The entry for November 17th describes a profusion of geometric forms and the message: “These are treasures. Guard them well.” Two weeks later, I dreamed of eight numbers in four pairs: 6 and 3, 4 and 7, 1 and 8, 9 and 2. I was intrigued to note that this group of numbers matched a set of paired numbers essential to the I Ching. I drew more grids, discovered more patterns, all swirling and moving and transforming one number into another. I made another aperiodic tiling – a rather clumsy and ugly one. But did find a most interesting symmetrical pattern that exhibited optical illusions of depth. (fig. 1)

A year later, I dream of my aperiodic tiling triangles and the number .891. I am seriously perplexed, but later

that day when consulting my trigonometry tables, I discover that .891 is the cosine of angle 27 degrees and sine of angle 63 degrees. And they are pentagonal numbers.

The next morning, I dream that I am shuffling my cut-out tiling triangles around until they form a rectangle and then a square. Then other triangles give the same rectangle/square, only it is smaller. Upon waking, I find this smaller square embedded in the geometric drawing that I had recently made. That smaller square enabled me to discover some previously unseen triangles. Now I had three triangles in the ratios of the square root of 2

and the square root of 3 and the Golden Mean. To make the tiling, I needed a mirror image of two of those

triangles. That gave me a total of five usable triangles that I then combined to create the tiling pattern in fig. 2. Whew!

I regard this pattern as a matrix from which other patterns can be derived. Such as fig.3 – drawn by connecting the center point of each triangle around a common vertex. It has a rather organic appearance.

Fig. 4 is realized by bisecting the angles of each triangle. It exhibits optical illusions of space and depth.

A successful tiling has to have some side lengths that match – some common ground. Since numerical ratios are mathematical metaphors: ie. 2 is to 4 as 4 is to 8, etc; my artist’s mind had linked my three incommensurable numbers (square root of 2, square root of 3, and the Golden Mean) by using the Golden Mean as the common ground. Three regular polygons – an equilateral triangle, a square, and pentagon were drawn in such a way that they all shared the same measure of side length. I then divided them up in various triangles.

And why was I, an artist, attracted to these numbers and these shapes? It is because of their archetypal qualities. The most fundamental of which is Expansion/Contraction. We usually think of these as a pair of opposites and may diagram them accordingly. Expansion is movement away from a center. Contraction is movement toward a center. Thus you will note in fig. 5

And why was I, an artist, attracted to these numbers and these shapes? It is because of their archetypal qualities. The most fundamental of which is Expansion/Contraction. We usually think of these as a pair of opposites and may diagram them accordingly. Expansion is movement away from a center. Contraction is movement toward a center. Thus you will note in fig. 5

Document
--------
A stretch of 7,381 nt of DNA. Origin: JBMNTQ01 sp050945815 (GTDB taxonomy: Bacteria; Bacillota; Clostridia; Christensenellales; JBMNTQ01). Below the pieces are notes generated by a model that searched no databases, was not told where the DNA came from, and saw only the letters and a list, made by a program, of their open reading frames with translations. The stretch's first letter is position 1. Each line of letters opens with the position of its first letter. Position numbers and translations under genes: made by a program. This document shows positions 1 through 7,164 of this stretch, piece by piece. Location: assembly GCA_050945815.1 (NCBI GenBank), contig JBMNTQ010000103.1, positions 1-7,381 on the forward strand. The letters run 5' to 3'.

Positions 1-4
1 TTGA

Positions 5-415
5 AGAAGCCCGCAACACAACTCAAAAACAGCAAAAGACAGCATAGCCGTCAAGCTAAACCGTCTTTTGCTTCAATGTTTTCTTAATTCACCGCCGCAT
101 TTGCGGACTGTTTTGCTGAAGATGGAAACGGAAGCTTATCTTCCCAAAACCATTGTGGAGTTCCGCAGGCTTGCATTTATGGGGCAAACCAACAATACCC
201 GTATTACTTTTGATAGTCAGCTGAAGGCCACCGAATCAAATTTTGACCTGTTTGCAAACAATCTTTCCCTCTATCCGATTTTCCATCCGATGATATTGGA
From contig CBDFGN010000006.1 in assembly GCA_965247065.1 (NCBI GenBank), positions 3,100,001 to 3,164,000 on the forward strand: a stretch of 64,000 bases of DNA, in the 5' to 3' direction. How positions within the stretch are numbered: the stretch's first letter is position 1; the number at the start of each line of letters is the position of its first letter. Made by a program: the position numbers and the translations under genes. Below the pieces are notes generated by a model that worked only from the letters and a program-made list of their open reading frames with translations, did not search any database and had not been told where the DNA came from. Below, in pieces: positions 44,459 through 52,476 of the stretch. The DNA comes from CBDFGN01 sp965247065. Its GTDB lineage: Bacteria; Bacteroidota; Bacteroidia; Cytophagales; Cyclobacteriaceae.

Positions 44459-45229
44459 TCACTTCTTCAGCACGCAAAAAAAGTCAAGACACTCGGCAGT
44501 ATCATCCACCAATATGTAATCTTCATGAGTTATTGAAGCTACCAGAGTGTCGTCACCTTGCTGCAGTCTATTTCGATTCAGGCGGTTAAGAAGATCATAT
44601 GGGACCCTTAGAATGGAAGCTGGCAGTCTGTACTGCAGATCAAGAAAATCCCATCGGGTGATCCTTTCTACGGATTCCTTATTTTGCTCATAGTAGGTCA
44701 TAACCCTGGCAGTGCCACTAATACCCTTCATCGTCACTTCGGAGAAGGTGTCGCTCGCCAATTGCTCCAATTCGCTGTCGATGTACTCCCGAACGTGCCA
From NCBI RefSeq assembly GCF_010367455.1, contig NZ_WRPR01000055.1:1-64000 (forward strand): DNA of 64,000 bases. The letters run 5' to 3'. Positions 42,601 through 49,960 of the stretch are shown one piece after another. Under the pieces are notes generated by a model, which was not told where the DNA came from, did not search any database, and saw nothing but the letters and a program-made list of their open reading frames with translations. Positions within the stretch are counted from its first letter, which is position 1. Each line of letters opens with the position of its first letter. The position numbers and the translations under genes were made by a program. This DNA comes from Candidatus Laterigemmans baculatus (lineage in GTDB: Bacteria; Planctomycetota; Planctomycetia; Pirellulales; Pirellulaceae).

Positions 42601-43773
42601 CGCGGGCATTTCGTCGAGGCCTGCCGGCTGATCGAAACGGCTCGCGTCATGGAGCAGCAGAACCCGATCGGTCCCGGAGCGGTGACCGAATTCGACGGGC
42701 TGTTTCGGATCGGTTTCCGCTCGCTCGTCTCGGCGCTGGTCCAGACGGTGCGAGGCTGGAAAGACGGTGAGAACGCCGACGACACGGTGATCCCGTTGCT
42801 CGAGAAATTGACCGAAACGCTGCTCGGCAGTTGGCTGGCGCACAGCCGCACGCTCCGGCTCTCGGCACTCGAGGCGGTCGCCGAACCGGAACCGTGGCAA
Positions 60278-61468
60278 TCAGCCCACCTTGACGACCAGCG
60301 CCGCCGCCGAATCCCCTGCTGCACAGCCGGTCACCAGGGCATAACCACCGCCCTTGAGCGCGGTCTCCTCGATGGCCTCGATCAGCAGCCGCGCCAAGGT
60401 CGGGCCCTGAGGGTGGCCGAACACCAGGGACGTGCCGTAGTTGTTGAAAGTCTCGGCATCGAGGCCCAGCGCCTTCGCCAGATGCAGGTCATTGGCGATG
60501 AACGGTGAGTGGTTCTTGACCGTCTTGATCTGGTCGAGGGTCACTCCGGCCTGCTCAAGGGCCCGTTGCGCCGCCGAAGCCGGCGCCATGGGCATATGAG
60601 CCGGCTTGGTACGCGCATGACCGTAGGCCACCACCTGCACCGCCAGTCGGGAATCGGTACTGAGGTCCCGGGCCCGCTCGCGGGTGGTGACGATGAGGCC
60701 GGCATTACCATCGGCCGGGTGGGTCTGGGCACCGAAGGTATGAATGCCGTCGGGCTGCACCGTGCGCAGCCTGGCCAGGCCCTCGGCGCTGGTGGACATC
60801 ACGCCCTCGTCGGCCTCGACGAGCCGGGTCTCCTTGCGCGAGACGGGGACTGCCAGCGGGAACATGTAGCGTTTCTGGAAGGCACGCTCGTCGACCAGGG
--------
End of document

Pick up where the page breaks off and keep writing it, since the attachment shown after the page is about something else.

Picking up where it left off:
that as Expansion moves away
from one center, it begins to move toward the other center and
becomes Contraction. They are not mutually exclusive as we usually
think of opposites but instead are constantly transformed one into
the other. Thus Expansion is simultaneously Contraction, ie they
exhibit complementarity. This idea is fundamental to the I Ching. And
it is reflected quite nicely in the numerical patterns that represent
the cycles of change of the 64 hexagrams. Let us examine how this
works. The numbers 5 and 0 are the two centers with four integers
between them as in fig.6:

This cycle is repeated again
after number 9, so that instead of number 10, you begin again with 0.
Acting on the premise that addition is Expansion and subtraction is
Contraction, we can then carry out simple + and - manipulations
of the numbers. Initially this is done in a symmetrical manner around
5 as the center. Add 1+9=10, 2+8=10, 3+7=10, 4+6=10. The numbers
added are equidistant from 5 as a center. The I Ching names this
pattern as The River Lo. Subtract 9-4=5, 8-3=5, 7-2=5, 6-1=5. Now we
have numbers that are equidistant from both centers, 0 and 5, in
turn. This pattern was called The Yellow River. Expansion and
Contraction. Having two centers beautifully represents the condition
of Duality in the physical plane, the yin and yang.

Moving symmetrically around the two centers always produces symmetrical results – the metaphysical Ideal, a state of perfect balance. But that is stasis, complete in itself. No further changes occur. Moving asymmetrically

around the two centers produces asymmetrical (ie, aperiodic) results – a condition of constant change.

Those are the conditions of life on planet Earth – constant change in search of balance. An aperiodic tiling is a visual analogy of this process. It has no symmetrical repetition in the tiling of the plane and can, apparently, continue in this manner into infinity. The tiling triangles combine and transform into larger shapes, and those can be combined into ever larger shapes. Thus there is repetition and transformation at various scales – one of the subjects which chaos theory so brilliantly investigates.

These ideas – repetition, transformation, balance, a center (or two centers) as focal point, ratio and scale, reconciliation of opposites (as in Expansion/Contraction and Symmetry/Asymmetry) and archetypal metaphor all serve as some of the bedrock structural symbols for all of the Arts. In their search for order, artist’s and mathematicians use the same processes. I feel that the Cosmos has truly gifted me with these insights by way of my dreams. And my paintings have begun to change accordingly.

This article appeared in the fall 2014 issue of Dream Time published by The International Association for the Study of Dreams

Moving symmetrically around the two centers always produces symmetrical results – the metaphysical Ideal, a state of perfect balance. But that is stasis, complete in itself. No further changes occur. Moving asymmetrically

around the two centers produces asymmetrical (ie, aperiodic) results – a condition of constant change.

Those are the conditions of life on planet Earth – constant change in search of balance. An aperiodic tiling is a visual analogy of this process. It has no symmetrical repetition in the tiling of the plane and can, apparently, continue in this manner into infinity. The tiling triangles combine and transform into larger shapes, and those can be combined into ever larger shapes. Thus there is repetition and transformation at various scales – one of the subjects which chaos theory so brilliantly investigates.

These ideas – repetition, transformation, balance, a center (or two centers) as focal point, ratio and scale, reconciliation of opposites (as in Expansion/Contraction and Symmetry/Asymmetry) and archetypal metaphor all serve as some of the bedrock structural symbols for all of the Arts. In their search for order, artist’s and mathematicians use the same processes. I feel that the Cosmos has truly gifted me with these insights by way of my dreams. And my paintings have begun to change accordingly.

This article appeared in the fall 2014 issue of Dream Time published by The International Association for the Study of Dreams